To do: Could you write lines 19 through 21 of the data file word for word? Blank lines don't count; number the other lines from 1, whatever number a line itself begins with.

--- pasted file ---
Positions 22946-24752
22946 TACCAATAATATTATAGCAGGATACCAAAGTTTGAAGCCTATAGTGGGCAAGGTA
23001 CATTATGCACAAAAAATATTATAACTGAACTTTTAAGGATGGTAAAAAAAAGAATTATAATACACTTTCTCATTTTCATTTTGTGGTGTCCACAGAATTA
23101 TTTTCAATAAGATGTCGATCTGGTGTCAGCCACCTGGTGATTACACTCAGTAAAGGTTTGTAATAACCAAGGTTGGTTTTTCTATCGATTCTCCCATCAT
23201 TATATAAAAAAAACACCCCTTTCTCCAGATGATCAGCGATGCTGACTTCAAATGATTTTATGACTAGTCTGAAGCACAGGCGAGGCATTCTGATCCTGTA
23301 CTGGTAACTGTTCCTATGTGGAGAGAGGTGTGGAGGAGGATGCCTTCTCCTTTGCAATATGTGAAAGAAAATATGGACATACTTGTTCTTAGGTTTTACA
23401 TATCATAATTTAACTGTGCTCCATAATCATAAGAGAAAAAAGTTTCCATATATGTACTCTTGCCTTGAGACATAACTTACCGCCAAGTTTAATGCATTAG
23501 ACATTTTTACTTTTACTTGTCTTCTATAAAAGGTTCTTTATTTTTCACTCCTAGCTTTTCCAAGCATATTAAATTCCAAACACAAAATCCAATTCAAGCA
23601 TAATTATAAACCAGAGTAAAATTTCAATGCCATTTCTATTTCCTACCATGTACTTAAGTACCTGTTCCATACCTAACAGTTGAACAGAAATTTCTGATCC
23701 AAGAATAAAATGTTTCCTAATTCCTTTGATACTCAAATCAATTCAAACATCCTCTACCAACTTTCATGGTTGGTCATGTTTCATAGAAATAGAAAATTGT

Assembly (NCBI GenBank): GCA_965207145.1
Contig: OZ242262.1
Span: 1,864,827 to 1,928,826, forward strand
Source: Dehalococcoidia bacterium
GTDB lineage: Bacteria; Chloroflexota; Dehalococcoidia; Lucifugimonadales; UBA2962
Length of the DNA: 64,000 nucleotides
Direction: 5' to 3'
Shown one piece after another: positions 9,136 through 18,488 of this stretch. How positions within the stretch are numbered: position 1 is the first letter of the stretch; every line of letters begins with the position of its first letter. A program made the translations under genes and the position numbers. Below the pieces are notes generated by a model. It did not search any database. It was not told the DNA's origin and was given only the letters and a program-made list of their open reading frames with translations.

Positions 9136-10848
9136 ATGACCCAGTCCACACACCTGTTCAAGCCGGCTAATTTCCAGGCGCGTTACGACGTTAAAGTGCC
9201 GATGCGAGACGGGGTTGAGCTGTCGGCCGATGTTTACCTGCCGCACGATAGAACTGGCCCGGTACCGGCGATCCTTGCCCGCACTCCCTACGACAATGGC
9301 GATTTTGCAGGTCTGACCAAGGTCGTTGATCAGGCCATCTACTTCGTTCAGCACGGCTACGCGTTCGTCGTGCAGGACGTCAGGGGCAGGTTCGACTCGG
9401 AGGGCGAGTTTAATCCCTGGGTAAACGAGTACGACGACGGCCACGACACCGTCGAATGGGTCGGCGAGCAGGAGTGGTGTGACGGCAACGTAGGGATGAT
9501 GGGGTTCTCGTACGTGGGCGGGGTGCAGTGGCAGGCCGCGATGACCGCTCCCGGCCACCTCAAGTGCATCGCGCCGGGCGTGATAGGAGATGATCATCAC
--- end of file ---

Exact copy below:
Positions 9136-10848
9136 ATGACCCAGTCCACACACCTGTTCAAGCCGGCTAATTTCCAGGCGCGTTACGACGTTAAAGTGCC
9201 GATGCGAGACGGGGTTGAGCTGTCGGCCGATGTTTACCTGCCGCACGATAGAACTGGCCCGGTACCGGCGATCCTTGCCCGCACTCCCTACGACAATGGC